With everyone squeezed into the car, we were directed to take a turn at the next corner and head down into one of the tunnels of Guanajuato. Now I’ve got to tell you, once you’ve driven down in the tunnels of this city you lose all sense of direction. Fortunately we had our “tourist guide”. Once we entered the tunnel we were told to drive into a domed opening in front of us and this turned out to be “our” hotel for the next three nights.
It also turned out to be almost perfect for all we wanted to do. There was no need for us to have a car and fortunately it was always safe to leave behind while we were checking out the city. After having our included breakfast in the mornings, we would walk up a short driveway at the back of our hotel and enter into the center of town…now the only decision we had to make was “which way do we go”.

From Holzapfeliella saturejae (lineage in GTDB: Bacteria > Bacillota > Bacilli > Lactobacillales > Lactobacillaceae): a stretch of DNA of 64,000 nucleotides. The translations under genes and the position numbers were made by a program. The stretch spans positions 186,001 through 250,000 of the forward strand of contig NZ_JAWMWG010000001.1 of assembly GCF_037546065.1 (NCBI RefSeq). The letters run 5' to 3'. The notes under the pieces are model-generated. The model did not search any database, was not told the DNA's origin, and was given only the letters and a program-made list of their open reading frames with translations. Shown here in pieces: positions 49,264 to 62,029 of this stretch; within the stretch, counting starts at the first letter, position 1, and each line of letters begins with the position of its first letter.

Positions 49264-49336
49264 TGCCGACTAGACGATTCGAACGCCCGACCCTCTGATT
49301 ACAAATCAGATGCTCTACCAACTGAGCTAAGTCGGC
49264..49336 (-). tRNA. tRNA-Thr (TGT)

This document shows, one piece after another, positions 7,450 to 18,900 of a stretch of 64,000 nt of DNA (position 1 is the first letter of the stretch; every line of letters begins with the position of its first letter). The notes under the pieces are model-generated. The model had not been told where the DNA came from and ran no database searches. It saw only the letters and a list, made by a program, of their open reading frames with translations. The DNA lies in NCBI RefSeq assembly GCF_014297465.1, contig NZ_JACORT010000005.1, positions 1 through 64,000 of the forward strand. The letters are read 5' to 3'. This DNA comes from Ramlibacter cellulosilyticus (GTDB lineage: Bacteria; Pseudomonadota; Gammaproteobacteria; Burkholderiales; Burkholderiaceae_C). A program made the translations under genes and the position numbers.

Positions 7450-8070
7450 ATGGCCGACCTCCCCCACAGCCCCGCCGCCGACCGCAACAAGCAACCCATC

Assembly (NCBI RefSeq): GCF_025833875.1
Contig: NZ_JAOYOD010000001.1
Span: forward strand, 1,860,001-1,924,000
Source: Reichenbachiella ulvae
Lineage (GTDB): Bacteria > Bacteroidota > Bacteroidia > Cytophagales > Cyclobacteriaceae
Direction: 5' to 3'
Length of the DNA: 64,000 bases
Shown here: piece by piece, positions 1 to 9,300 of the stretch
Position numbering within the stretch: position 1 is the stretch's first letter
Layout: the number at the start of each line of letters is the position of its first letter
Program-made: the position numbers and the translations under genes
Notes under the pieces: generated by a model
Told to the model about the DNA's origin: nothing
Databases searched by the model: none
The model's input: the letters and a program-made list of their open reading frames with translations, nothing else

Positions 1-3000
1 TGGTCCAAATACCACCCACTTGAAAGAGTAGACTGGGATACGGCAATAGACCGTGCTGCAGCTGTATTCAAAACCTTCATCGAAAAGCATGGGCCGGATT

I guess the first thing we did, was to hire our guide for the next morning. He was hired to take the 4 of us by van and spend a day visiting the highlights of Guanajuato. I’ve also got to write about this: The “guide” that we found (???), introduced us to the hotel. He got a commission…OK, that’s business. The “guide” also found us ANOTHER guide, “the best English speaking guide” and again he got a commission…OK, that’s business. The negative of all of this, WE PAID THE COMMISSIONS !!! Our first night came up quickly after all of our guides left so we decided we should head up the driveway and enjoy our first night in Guanajuato with a cold beer and a nice dinner. We wanted a non-Mexican dinner but found that almost impossible to find after walking all over our “new city”. I decided to get up a little early the first morning and “walk some of the tunnels”. In 1990, the first time we were in Guanajuato, you wouldn’t have walked into one of these tunnels. The HEAVY exhaust fumes and smoke from the diesel trucks would have killed you in ten minutes. Now it is safe from fumes and any other type of danger, the only thing you have to worry about is finding your way back. Once you’ve gone from one tunnel to another by taking a turn here or there you will get turned around (and I did). In meeting our guide in the morning, we were taught a little history lesson of Guanajuato that we found interesting. At one time the city was split by a small river which now serves as the main thoroughfare under the city. With the growth of the city and building a dam, the government diverted the rivers flow to new pipes which are now located deep under the original tunnel. This then gave them the opportunity to build more and more tunnels. Fact is, today they are still tunneling deep into the hills and continuing with their infrastructure. Because of the extremely hilly terrain, there is only one main road to enter the city and one to leave. The main street leading into the city now runs for three km underground and follows the original course of the Guanajuato River. It is that street that we entered into our hotel. With the extreme irregularity of the terrain, the city hosts hundreds of small alleyways, and some very steep staircases. These run up the hillsides to some of the most colorful homes you could imagine.